Here are the names selected with care for honorable mention:

Stories (18 and above age group)


The Attic Treasure—submitted by the Compton siblings, Lauren, 18, Johanna 12 and Caitlin, 9
The Letter – Callan Seargent and Lourdes Torres
Beyond Recall – submitted by Laura Raborn
Ode to Preacher Joe or the Mississippi Days -- by Amy Frank
Keep Walking in His Steps -- Andrea Allan Fisher
Defending Home – by Koleesa Amundson
Alan’s Farewell – by Rebekah Morris
Samson – Olivia Cornwell
Yellow Bird – Teresa Nuckols

Articles and Essays (18 and above age group)

Resurrection Day Surprise – Faith Blum
What is Love? -- Michelle Payne
Hamlet: An Allegory - Tom Morris
Simple Blessings: Saturday Dinner - Jasmin Aprile
Of Pests and Priorities - Sarah Huslander
Upright - Debbie Hogan

Poems (18 and above)

The Mountains – Rachelle Jones
Twilight in America: A Visual Poem - Kendra Thomas
Yet Unformed - Sarah Willard
The Call of A Princess - Melinda Pound
The Appeal of a Damsel [once in distress] - Shelby Courtney
The Shepherd - Zach Strother
Bumble-Bee Words - Stephanie Perdue
Judas and the Door - Amanda Neely
Lonely Ascent - Marsha Ashabraner
Crazy - Abby Walker

Stories (13-17 age group)

Grandpa’s Story - Patti Childers
The Long Road Home - Amy Jo Underwood
Today I am Battling Restlessness… - Manus Churchill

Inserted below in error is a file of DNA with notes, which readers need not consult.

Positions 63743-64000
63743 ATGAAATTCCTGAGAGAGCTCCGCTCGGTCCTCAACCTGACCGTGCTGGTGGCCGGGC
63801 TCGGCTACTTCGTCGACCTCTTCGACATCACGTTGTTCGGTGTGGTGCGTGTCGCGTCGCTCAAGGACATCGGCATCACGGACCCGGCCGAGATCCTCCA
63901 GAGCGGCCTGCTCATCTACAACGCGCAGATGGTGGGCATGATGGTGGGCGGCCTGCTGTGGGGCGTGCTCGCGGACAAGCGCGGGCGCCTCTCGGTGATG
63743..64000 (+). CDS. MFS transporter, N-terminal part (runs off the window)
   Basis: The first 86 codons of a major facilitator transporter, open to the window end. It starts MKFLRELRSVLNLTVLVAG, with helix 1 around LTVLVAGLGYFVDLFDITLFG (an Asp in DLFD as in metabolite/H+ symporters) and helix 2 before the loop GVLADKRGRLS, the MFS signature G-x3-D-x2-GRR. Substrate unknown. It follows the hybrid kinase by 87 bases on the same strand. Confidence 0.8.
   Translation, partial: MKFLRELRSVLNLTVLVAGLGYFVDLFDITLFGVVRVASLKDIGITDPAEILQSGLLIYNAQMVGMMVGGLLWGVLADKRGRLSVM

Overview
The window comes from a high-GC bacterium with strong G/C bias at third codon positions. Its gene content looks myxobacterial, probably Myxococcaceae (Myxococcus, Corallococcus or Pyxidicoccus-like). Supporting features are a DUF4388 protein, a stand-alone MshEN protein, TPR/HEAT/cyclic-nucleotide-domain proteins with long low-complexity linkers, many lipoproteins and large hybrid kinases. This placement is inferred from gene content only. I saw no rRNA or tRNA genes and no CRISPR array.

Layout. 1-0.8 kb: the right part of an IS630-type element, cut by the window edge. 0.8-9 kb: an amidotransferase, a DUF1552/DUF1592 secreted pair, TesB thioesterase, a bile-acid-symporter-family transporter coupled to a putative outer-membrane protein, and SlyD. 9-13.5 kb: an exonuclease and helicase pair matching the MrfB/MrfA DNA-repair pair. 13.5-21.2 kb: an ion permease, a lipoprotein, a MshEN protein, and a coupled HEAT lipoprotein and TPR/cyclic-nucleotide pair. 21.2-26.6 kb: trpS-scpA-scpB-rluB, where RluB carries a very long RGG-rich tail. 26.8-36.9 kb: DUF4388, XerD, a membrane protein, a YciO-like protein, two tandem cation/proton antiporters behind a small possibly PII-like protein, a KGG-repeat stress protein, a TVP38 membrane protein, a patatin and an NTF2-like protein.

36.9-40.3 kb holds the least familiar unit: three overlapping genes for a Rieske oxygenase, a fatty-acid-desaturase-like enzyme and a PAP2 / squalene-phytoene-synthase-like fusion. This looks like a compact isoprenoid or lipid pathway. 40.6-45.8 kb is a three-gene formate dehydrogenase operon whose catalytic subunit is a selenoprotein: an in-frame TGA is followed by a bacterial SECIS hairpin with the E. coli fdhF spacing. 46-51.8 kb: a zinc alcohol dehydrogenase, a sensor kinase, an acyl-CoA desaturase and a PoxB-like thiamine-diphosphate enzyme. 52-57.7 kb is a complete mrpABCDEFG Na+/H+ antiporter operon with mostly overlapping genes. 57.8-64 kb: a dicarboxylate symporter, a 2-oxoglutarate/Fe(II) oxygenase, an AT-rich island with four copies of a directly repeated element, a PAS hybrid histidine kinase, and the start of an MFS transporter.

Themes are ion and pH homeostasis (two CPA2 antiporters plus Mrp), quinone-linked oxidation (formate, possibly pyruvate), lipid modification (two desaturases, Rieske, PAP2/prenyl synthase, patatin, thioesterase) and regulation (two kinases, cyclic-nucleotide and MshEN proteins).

Sir Valiant and the Will - Allison Hawbaker
Woven Secrets - Jocelyn & Gianna Stanush
The Life of Letters - Rachael Stahr
Christ Provides - Lauren Hall
Peppermint & Christmas Bread - Sarah Hall
The National Bible Bee -- Emily Brigham
My Special Place - Maria Fulton
He Has - Danielle Kent
A Walk in the Woods with God - Rebecca Wall
Chayel- Katelyn Zeiger
Henty de Valor and the Terrible Beastie- Sophia Smithe
Touching Noses - Mckynzie Neilsen
Just like Daddy Did - Hannah Monnington
The Promise - Ginelle Verhoog Tobias,
A True Knight - Rachel Cantrell

Articles and Essays (13-17 age group)

The Boston Tea Party - Hannah Scott
Rivers of Living Water - Alina Maira
Run for One - Justin Jantomaso
The Industrial Revolution - Coral Wood
A Reflection of Glory - Tiana Worthy

Poems (13-17 age group)

Remembering Him – Nicole Jones
Mommy - Rachel Hubbard
I Am God’s Poem - Anna Henderson
Wild Horses, haiku - Emma Rolf
Gen. Jackson - age 14 twins, James & Lauren Fletcher
America’s Hope - Christina Hommes
More Than Words - Jenna McKenzie
Of Warriors and Christendom - Laura Verret
In My Grandma’s Garden - Rebecca Knauss
Enter Spring - Hayley Fowler
Here I Stand - Schuyler McKonkey
Valiant, the Brave - Jaclyn Hall
The Wind - Dasha Reiss
The Calling - Faith Froemming
The Seedling - Jenna Kyler
A Thunderstorm - Rebekah Barfield

Stories: (age 12 and under)

Mercy - Paige Baker
Louisa Payne’s Story - Sierra Campbell
Sleep & Frazzled Me - Karis Churchill
Nurse at Heart - Laura Hubbard
The Mysterious Disappearance of Jon Dixon - Sophia Ellen Jantomaso
Robert E. Lee’s Character - Hannah Knight
Zachary Ward : The Coffee Machine - Angelo Ward
Cowboy Jim and the Horse Thieves - Samson Strother
The First Thanks Given - Charlotte Boyer
The Ride of Paul Revere - Aimee Pelletier
A Letter to God- Natalie Tederoff
Miracle at Premier Gorge - Joseph Anand

Poems: (age 12 and under)
Sunlight - Hannah Finck
The Wind - Rebecca Riggins
Fall is the Best Season of All - Hannah Walker
Gen. Robert E. Lee - Jacob Ward
Autumn Leaves - Gianna Lonneman
For His Pleasure - Hannah Speer
A War of Trepidation - Hannah Roethle
Dancing with Leaves - Katie Gullett
God’s Wrath- Sarah Carpenter Joy - Analaea Proffitt
The Life of William Tyndale - Matthew Presley
Keep on Christian Pilgrims - Mary Bethany Adams

1 comment:

Allie Hawbaker said...

Congratulations to all the those who made honorable mention!